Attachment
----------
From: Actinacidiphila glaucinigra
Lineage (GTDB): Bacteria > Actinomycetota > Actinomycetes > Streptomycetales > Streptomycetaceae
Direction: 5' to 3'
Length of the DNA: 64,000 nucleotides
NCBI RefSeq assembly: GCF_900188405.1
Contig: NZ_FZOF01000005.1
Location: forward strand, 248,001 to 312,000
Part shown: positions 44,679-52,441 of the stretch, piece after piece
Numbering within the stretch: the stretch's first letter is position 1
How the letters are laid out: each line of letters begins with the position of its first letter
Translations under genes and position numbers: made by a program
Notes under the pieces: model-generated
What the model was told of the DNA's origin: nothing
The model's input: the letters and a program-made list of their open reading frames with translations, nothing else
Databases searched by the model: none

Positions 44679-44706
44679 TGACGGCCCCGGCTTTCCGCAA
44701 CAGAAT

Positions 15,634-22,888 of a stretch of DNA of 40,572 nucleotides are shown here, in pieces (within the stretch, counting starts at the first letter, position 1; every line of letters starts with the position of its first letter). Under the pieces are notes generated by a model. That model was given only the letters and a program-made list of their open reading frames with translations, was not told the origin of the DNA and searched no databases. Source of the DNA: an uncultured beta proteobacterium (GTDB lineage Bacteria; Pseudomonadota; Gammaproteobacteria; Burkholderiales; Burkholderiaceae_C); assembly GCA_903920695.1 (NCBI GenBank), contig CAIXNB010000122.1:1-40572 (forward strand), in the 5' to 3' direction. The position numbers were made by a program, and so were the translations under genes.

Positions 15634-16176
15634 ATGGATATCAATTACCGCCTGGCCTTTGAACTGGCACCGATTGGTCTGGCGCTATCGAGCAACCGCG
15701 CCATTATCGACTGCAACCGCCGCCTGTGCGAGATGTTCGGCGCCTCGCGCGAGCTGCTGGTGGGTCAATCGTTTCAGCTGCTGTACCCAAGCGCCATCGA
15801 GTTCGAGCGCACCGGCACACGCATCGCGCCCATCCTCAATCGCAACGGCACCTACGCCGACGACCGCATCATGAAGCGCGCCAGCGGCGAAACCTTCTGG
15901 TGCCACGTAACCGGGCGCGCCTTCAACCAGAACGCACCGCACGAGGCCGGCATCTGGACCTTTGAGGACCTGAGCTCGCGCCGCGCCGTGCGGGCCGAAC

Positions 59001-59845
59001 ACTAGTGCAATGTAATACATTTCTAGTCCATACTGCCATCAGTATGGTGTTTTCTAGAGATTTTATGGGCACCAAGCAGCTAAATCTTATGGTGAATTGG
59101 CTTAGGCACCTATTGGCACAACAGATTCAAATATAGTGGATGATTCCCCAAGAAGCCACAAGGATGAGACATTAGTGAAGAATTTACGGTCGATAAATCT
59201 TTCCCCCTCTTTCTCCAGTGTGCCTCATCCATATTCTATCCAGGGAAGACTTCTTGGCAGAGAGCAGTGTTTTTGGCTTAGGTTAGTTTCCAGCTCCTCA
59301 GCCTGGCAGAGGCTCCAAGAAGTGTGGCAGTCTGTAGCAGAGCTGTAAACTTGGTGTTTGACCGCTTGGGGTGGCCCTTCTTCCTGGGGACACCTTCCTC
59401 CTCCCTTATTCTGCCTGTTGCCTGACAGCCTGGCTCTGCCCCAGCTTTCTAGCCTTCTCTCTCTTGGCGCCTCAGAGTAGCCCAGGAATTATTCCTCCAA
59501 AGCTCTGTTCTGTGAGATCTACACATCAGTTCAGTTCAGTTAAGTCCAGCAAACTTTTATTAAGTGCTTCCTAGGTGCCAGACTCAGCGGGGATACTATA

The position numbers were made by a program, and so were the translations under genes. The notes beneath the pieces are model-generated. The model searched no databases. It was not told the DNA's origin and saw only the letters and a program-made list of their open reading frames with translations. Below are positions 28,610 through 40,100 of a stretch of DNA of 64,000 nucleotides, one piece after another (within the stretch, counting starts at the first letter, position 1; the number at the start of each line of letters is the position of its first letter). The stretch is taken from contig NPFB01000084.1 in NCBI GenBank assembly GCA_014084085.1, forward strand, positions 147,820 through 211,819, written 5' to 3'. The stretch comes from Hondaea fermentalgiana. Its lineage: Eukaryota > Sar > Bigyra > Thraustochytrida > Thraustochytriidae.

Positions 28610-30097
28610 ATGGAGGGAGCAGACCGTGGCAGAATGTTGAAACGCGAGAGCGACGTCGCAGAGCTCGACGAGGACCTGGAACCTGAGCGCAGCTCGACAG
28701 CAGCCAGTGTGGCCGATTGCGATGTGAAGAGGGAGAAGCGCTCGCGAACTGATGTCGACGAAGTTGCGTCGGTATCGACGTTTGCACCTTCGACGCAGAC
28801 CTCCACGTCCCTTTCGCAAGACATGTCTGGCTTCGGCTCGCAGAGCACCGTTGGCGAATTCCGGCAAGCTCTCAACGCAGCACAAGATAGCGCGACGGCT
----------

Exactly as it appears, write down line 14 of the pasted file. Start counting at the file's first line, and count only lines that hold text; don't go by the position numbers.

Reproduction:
The model's input: the letters and a program-made list of their open reading frames with translations, nothing else